What determines Fair Use?
According to Section 107 of the Copyright Act “. . . for purposes such as criticism, comment, news reporting, teaching (including multiple uses for classroom use), scholarship, or research is not an infringement of copyright.” Subject to the following four factors:
- The purpose and character of the use, including whether such a use is of a commercial nature or is for nonprofit educational purposes
- The nature of the copyrighted work
- The amount and substantiality of the portion used in relation to the copyrighted work as a whole
- The effect of the use upon the potential market for or value of the copyrighted work
Fair use is about balancing of the 4 factors
- You do not need to meet all of the factors
- The more you meet the better
- Fair use is highly case specific
- Therefore, you must do case by case analysis of every image, text, etc
Not all educational use is fair use
Using rules of thumb like certain percentages or numbers of words is not actually protected – it is a better idea to use only as much as necessary to get your point across and not rely on certain numbers or percentages
- It is a common myth that any use under 10% or under 100 words is fair use
The 4th factor may not be the most important factor, but it is an incredibly important one
- 4th factor dictates the risk you are taking on
- If you are working on something that has a healthy market and a copyright holder (e.g., Disney) is making a lot of money, then you are putting yourself at greater risk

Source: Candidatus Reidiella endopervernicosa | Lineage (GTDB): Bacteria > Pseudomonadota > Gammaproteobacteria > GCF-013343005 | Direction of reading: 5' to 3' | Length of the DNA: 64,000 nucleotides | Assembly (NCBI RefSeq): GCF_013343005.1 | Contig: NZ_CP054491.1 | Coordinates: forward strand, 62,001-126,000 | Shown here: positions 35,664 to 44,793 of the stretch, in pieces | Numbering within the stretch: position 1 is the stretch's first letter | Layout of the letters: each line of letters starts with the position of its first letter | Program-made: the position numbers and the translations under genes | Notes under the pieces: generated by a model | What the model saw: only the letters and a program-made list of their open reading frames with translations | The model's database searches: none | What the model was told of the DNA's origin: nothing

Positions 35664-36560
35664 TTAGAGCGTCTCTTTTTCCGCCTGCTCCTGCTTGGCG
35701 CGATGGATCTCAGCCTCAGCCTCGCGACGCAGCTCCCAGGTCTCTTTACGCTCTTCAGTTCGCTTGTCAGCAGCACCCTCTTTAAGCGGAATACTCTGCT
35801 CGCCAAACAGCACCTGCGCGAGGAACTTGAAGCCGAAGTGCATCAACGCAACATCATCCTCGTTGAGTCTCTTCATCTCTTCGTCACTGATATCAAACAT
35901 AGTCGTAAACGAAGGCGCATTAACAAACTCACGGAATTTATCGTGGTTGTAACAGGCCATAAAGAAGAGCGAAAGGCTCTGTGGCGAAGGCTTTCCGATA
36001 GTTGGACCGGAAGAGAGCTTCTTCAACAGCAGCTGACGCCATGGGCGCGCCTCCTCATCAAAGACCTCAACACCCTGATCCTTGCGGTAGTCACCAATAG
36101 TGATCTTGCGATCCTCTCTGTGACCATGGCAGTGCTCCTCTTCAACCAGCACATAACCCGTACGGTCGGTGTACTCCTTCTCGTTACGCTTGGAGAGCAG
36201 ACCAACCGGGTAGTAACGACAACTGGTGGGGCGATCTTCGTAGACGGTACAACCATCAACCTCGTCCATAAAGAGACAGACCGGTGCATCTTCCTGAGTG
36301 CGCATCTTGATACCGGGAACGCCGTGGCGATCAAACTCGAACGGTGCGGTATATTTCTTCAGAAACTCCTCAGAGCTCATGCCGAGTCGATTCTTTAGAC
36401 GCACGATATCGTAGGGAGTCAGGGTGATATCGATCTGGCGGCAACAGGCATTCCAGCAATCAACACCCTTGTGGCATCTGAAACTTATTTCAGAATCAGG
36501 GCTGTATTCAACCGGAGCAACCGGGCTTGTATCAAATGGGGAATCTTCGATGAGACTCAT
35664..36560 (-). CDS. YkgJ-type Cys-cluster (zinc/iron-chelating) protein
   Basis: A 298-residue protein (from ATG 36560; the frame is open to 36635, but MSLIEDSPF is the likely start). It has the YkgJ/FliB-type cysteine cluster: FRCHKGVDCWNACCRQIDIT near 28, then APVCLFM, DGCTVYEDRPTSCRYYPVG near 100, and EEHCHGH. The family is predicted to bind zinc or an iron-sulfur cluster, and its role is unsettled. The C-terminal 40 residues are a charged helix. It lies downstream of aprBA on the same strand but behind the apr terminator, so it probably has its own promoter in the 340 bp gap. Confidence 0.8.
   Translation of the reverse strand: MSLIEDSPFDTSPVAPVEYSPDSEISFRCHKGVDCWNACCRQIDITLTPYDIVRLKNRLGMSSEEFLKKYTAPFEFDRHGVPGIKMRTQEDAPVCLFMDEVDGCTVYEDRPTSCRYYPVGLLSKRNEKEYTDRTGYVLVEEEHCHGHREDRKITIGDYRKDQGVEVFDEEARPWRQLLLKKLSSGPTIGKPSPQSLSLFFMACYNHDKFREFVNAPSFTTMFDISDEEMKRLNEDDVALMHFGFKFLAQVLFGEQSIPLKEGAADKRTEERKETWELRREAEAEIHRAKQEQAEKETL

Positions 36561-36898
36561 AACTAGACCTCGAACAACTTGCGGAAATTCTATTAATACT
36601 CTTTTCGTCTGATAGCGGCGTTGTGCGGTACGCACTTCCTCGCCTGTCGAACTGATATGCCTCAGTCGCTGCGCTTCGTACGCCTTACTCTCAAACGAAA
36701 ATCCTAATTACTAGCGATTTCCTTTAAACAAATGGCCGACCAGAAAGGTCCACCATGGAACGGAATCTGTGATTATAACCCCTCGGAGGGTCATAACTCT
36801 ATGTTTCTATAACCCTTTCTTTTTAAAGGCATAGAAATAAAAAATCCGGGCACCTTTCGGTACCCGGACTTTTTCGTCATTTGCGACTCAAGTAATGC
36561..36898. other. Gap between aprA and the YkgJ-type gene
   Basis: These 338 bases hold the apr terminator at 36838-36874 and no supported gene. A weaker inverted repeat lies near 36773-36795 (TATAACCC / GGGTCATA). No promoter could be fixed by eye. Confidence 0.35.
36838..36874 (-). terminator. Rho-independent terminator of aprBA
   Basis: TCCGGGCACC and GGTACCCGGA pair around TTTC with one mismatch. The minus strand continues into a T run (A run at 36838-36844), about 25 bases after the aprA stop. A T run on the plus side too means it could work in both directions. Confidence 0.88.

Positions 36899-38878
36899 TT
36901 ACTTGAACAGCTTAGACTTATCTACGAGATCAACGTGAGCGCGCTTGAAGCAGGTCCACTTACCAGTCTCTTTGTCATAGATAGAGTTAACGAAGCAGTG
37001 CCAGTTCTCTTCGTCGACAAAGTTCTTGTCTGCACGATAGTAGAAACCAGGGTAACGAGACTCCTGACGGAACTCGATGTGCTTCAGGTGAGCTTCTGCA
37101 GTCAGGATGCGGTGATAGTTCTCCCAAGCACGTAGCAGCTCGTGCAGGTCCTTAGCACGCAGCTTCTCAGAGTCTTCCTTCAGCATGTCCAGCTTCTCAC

Transformative Fair Use
One of the factors weighing in favor of finding fair use is when the use of the original material is “transformative.” Transformative uses take the original copyrighted work and transforms the appearance or nature to such a high degree that the use no longer qualifies as infringing. What exactly is transformative use, and when does it apply?
The standards of “transformative” continuously evolve. Still, the status of a transformative work seems to be defined by two questions:
- Has the material taken from the original work been transformed by adding new expression or meaning?
- Was value added to the original by creating new information, new aesthetics, new insights, and understandings?
One example that you see everywhere are memes! Think of Grumpy Cat or Success Baby – these memes take an image and transform them with new captions or text to convey new information.
I found a great resource. Can I use it?
Source: University of Pittsburgh Library System, Copyright and Intellectual Property Toolkit
For more information, see Dr. Kenneth D. Crew’s full explanation (Links to an external site.).
Fair Use Basics:
Links to Fair Use Databases: